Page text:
If you haven't seen it, there's no way I can convey to you how strange this 1957 Samuel Fuller Western is.  I can tell you it's about a mythically powerful woman who rides the territory of her ranch with forty hired guns, like an escort of armed valets.  She is a primal variant of the femme fatale, wreaking havoc on a world of collapsed males.  Her type is not unknown in films of the Fifties, especially in film noir, but here she takes on the dimensions of a Greek goddess, terrible and timeless.

Her power is contested, and ultimately overcome, by a man willing to stand up to her, reducing her to a state of pliant femininity — which rarely happens in film noir — but at the same time she's such a vivid embodiment of the nightmare of the collapsed male that the triumph of the hero here feels provisional.  She might have been vanquished in last night's dream, but she'll be back in tomorrow night's dream — you can count on it.  The threat she poses is eternal.  (Fuller had a darker fate in mind for his fatal femme but the studio vetoed the idea.)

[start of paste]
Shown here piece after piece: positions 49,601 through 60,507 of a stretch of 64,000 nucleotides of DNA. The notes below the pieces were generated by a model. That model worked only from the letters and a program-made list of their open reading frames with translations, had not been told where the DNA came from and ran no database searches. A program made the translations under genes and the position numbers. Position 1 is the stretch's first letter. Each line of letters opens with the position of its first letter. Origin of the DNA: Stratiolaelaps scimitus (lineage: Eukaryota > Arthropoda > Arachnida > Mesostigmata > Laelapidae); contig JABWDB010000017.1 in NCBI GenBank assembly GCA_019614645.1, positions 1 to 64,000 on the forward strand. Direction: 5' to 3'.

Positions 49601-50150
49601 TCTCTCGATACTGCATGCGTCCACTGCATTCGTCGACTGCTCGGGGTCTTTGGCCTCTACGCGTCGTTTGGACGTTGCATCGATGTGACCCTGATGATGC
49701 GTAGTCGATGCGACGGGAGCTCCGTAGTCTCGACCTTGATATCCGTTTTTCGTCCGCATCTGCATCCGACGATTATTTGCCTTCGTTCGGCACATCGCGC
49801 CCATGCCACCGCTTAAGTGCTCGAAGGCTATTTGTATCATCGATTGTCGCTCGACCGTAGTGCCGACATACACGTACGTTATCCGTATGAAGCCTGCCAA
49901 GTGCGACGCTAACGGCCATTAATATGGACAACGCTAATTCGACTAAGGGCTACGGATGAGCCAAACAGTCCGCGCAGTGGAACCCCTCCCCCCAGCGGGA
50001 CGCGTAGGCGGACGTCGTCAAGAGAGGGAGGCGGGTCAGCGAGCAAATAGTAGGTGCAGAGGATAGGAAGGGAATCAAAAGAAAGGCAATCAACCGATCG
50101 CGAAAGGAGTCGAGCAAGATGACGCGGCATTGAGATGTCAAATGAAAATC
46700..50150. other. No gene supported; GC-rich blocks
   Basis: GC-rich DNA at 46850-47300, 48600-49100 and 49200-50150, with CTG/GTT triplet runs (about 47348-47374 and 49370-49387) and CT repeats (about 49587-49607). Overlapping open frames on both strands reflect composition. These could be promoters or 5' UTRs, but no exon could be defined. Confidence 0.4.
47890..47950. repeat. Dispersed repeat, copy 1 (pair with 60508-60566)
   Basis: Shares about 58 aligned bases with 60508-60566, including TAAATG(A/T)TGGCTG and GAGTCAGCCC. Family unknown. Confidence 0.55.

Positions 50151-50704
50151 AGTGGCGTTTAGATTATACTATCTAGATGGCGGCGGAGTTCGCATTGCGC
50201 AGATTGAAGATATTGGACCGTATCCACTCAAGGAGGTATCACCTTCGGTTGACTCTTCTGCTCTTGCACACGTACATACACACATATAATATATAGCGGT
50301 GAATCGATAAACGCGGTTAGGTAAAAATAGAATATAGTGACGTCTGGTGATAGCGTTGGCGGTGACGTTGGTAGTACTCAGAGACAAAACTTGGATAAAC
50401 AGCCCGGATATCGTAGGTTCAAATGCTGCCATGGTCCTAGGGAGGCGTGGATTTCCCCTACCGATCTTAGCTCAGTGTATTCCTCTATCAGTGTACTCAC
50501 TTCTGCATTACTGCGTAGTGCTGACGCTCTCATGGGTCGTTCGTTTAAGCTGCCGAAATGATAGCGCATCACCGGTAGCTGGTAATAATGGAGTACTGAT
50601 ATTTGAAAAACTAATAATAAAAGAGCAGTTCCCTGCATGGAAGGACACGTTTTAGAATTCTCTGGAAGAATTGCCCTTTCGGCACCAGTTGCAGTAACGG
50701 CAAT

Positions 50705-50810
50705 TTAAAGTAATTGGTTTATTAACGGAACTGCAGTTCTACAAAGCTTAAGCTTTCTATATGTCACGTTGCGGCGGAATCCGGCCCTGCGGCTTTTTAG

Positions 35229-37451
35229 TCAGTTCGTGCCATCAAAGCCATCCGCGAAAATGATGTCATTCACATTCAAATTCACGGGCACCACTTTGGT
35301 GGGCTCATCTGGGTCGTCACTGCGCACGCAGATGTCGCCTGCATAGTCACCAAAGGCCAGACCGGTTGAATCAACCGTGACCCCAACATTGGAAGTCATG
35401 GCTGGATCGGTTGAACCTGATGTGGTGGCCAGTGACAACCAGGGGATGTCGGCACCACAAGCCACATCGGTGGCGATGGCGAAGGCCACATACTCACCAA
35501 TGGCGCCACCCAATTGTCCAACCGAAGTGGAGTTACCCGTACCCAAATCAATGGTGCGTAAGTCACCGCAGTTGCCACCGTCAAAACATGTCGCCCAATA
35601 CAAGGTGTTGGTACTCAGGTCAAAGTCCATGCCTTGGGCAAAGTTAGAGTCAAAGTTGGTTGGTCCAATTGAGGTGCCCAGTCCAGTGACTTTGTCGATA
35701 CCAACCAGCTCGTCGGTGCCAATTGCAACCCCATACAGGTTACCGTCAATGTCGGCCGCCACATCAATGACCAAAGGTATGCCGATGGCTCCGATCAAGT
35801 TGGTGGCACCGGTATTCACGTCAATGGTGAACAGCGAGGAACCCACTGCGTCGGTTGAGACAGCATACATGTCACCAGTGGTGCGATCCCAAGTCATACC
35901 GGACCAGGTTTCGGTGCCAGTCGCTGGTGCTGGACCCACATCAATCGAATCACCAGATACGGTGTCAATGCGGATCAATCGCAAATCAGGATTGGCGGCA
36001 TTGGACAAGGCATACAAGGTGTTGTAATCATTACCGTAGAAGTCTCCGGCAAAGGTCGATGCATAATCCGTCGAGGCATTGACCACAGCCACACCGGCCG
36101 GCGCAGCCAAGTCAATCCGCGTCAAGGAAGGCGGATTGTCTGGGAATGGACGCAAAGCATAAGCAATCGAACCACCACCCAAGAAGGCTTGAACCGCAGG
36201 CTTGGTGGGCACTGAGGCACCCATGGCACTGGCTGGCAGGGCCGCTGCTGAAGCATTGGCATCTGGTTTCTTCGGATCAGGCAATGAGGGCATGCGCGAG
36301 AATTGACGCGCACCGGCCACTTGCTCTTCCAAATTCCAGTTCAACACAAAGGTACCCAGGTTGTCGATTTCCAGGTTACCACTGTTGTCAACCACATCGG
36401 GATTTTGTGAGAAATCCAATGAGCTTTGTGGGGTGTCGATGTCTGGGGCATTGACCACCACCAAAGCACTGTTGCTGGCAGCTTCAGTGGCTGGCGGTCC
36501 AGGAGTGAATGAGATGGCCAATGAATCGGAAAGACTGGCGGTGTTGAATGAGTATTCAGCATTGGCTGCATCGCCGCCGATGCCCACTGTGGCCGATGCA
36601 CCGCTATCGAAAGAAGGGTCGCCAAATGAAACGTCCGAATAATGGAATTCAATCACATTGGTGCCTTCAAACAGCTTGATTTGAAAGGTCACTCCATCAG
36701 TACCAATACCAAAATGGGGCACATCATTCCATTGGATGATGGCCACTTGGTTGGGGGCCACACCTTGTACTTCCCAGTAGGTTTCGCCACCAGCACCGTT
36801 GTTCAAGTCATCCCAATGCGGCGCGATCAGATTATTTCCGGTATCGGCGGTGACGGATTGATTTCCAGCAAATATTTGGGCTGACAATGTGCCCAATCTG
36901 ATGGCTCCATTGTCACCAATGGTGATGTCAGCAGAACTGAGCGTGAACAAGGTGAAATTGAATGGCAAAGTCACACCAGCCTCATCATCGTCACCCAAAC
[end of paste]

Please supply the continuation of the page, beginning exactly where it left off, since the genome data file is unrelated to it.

What I can't convey is the American-Gothic vision of the Old West Fuller has concocted — it's as though Poe has lit out for the territory and found the same sickly-sweet decay in the Western myth that he found in the European myths back east.

Fuller deconstructs the classic beauty of the best-looking Western films, of Ford and Wyler and Hawks, by pushing their methods into realms of extreme self-consciousness.  His camera travels endlessly on tracks, swoops deliriously on cranes, exaggerating the conventions into a new form, one with no restraints on style.

This is a Rococo Western, in which style breaks loose from narrative goals and serves only archetype.

It's a very odd and very beautiful film, and not like any other I know.  By the time directors like Godard began to embrace Fuller's daring methods of self-conscious filmmaking, they were ready to abandon genre itself, except as an ironic referent.  (It's worth noting, however, that Godard quoted a shot from Forty Guns in Breathless — it was clearly on his mind as he began to forge his own style.)

Fuller stays inside the Western genre in Forty Guns but lays waste to it mercilessly from within.  Only a man who loved the form could have done this, just as only a man who loved women could have feared them as much as Fuller fears the commander of the forty guns, the high ridin' woman with the whip.